Friday, 3 July 2015

Steaming Ahead.

I did a lot of work yesterday. It's funny how the rate of progress seems to increase as the stave comes down to a more manageable size. It's mostly because there is less bulk of wood to remove and it's also easier to see what's going on. That's not to say I rush at it, some people would probably find my progress frustratingly slow.
The more I worked it, the more I realised the deflex at one end was downright ugly and being asymmetric would make the tillering tricky and bow would look odd. I thought about dry heat vs steam and opted for steam in the end. I got it done yesterday evening which gave it overnight to cool down and settle whilst still clamped up.(An hour would have done, but it's easy to mess with heat bent wood or glued wood too soon... better leave it overnight to prevent impatient fiddling!)

A good deal of care and preparation is required and even then things don't go to plan. I had about 2 1/2" of bend to take out, but I didn't want to go mad and overdo it as the other end has a slight deflex and I wanted it to match.
After half an hour of steam I could push the tip across with hand pressure, so I clamped it across and left it for another half hour (the steamer will run for about an hour before running out of water and switching itself off). I went back later to find the steam hose had come out and was lying on the floor.
Taking the clamp off, I could see I'd taken out about 1 1/2" of bend... not quite enough. So, having got it all set up it wasn't much trouble to put in some extra packing pieces to adjust it so that it could be clamped up with another inch of deflection. I gave it the full hour, and you can see the result in the final pic (the end that had the bend is at the top of the pic).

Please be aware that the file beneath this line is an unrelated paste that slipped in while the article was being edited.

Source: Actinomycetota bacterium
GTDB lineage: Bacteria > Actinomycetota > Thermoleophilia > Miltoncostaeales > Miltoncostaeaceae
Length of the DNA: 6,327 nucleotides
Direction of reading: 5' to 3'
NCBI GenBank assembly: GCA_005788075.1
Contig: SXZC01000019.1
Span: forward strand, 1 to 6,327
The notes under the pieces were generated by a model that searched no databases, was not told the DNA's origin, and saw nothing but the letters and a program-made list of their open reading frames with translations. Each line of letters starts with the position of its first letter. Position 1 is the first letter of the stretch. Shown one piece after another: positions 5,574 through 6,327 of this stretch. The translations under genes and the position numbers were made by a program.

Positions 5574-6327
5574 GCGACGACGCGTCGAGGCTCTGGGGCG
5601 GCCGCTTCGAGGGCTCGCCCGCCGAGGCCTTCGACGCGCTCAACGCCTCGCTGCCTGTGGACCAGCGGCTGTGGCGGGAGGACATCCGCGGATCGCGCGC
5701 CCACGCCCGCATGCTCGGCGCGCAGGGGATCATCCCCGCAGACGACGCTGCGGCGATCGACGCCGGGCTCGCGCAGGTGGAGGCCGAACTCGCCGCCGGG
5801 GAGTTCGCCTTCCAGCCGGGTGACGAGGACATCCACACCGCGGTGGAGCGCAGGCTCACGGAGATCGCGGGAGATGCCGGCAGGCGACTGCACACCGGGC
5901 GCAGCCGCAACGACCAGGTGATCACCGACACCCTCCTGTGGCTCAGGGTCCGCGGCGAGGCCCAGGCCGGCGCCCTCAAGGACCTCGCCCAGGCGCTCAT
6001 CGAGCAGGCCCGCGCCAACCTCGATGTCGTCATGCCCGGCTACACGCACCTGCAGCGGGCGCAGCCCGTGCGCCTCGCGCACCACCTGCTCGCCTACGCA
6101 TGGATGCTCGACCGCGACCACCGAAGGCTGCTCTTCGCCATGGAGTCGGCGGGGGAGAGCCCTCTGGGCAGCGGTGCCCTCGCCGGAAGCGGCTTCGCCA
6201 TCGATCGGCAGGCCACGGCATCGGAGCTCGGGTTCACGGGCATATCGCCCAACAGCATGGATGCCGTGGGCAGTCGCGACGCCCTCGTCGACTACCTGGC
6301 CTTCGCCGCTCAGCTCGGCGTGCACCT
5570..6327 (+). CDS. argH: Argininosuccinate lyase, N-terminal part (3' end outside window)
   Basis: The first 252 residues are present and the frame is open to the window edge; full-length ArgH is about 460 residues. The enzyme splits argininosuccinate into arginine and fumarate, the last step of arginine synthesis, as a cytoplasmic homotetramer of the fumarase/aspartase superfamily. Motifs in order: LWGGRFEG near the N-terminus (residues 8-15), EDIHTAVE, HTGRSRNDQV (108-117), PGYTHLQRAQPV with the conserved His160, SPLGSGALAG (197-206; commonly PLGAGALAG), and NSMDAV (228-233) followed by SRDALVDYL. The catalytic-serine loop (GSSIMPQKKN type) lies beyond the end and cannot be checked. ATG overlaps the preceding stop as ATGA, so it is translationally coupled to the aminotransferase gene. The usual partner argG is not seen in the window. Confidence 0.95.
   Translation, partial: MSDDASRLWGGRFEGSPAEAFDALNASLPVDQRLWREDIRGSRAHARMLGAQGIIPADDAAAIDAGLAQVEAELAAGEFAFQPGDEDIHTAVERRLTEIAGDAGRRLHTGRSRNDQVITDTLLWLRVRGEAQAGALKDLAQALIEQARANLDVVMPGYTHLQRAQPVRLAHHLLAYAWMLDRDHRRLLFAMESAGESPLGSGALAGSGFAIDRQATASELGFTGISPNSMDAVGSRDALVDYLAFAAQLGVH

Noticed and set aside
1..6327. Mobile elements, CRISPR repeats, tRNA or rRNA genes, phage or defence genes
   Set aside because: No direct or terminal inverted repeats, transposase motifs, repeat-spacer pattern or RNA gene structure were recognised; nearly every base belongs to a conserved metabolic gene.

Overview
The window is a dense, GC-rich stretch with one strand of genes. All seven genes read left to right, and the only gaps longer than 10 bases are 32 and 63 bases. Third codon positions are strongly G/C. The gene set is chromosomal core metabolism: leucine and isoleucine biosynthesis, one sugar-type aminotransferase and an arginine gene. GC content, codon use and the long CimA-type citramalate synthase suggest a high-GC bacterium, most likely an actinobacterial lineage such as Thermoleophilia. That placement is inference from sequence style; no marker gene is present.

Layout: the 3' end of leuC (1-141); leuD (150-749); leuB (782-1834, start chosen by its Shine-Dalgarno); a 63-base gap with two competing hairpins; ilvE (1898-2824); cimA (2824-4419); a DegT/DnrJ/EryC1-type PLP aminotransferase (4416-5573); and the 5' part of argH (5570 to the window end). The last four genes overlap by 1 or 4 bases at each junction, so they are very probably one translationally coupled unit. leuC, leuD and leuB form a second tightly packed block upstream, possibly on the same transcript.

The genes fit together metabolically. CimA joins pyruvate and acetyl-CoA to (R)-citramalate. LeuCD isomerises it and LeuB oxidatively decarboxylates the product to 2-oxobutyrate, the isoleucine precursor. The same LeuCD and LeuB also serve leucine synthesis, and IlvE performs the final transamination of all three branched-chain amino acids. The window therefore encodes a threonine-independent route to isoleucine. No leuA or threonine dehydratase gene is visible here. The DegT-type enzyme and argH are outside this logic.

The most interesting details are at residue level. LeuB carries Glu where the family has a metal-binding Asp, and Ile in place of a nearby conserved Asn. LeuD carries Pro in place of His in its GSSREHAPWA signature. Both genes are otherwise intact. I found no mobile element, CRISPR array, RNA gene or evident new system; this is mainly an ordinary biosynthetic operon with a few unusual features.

The whole episode is fairly typical of heat bending, it often takes a couple of goes, and it doesn't hurt to ease the bend in rather than trying to force a big correction in one go.

I've taken an inch off the knottiest end and filed in some nock grooves for a long string. I put it on the tiller and heaved it back to 80#. It looks pretty good, it's certainly flexing. Some people wonder why I heave it to full target draw weigh straight away.
There's a full (but possibly boring) explanation here:-

In the pic at the top of the page, you will see a round wooden disc on the floor to the left of the bench.
That's a "tuit"...
As I said,...
I'd do the bending when I got "a round to it"
(groan... sorry... having seen it in the pic I coudn't resist)

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